A major criminal trial involving two men charged with serious terrorism offences could be held entirely in secret for the first time in modern British legal history.
Lawyers contesting the decision at the court of appeal on Wednesday said the plan amounted to “an unprecedented departure from the principles of open justice” and was “inconsistent with democracy and the rule of law”.
Until now it has not even been possible to report the existence of the forthcoming trial against the two men, known only as AB and CD. But three appeal court judges lifted a gagging order allowing reporting of a hearing challenging the plans.
The trial would be the first criminal case to be held behind closed doors for hundreds of years. It involves two defendants who are charged with terrorism but whose names are being withheld from the public. Unless the appeal succeeds, journalists will be banned from being present in court to report the proceedings on 16 June or the outcome of the trial.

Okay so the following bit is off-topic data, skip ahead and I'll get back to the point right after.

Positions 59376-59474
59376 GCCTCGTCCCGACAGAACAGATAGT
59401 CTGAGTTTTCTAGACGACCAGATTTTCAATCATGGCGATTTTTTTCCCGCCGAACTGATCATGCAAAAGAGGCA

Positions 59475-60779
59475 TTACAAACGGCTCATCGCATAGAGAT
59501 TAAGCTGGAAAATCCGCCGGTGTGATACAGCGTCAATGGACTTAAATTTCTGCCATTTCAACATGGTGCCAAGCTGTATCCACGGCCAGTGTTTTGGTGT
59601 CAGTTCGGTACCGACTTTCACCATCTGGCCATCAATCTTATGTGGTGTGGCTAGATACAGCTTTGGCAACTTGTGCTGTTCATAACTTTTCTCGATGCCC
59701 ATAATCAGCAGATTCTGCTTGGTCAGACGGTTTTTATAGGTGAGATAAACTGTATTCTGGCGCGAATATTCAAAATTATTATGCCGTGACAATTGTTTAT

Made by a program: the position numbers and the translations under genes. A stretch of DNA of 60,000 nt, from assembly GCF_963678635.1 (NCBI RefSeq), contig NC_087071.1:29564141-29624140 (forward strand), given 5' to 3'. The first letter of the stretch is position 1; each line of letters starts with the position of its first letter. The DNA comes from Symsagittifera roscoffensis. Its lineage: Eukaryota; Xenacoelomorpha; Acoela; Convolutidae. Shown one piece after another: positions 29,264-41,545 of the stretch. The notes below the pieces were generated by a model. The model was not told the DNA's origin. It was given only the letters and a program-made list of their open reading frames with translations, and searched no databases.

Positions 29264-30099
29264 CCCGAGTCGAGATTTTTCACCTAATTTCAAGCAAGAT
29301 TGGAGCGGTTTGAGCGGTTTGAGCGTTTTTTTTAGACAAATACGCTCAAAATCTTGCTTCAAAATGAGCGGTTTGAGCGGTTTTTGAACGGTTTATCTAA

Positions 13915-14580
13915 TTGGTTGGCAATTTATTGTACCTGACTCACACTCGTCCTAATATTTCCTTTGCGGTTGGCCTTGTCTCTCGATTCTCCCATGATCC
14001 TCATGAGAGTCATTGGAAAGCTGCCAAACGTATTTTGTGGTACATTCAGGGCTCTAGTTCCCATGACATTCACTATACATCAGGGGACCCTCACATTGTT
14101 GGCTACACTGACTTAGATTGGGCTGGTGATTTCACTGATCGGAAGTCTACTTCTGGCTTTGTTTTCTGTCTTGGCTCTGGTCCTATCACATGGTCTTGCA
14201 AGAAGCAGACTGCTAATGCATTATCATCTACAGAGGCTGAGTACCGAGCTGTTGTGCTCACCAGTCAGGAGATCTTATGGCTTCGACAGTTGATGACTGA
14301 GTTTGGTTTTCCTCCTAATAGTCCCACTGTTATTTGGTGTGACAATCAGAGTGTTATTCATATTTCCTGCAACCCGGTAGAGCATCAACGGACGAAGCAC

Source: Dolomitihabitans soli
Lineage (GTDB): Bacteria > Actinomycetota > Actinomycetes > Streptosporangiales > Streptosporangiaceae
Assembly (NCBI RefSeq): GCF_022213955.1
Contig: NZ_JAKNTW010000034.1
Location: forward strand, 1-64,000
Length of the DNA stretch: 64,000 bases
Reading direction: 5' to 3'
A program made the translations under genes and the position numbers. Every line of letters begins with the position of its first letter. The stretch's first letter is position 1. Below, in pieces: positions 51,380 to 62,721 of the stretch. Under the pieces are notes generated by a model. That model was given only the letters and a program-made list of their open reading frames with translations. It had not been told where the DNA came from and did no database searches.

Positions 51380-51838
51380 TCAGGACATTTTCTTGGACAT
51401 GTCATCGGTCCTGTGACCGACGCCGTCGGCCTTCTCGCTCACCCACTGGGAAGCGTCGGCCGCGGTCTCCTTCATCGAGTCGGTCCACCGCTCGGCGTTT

The men will be tried by a jury but no report of the case will be made public and no members of the media or public will be given access to the court.
Today’s “exceptional circumstances” will be tomorrow standard procedures.
State legislators who support voter ID laws are motivated in no small part by racial bias, according to a new study from the University of Southern California. The study finds strong evidence that “discriminatory intent underlies legislative support for voter identification laws.”
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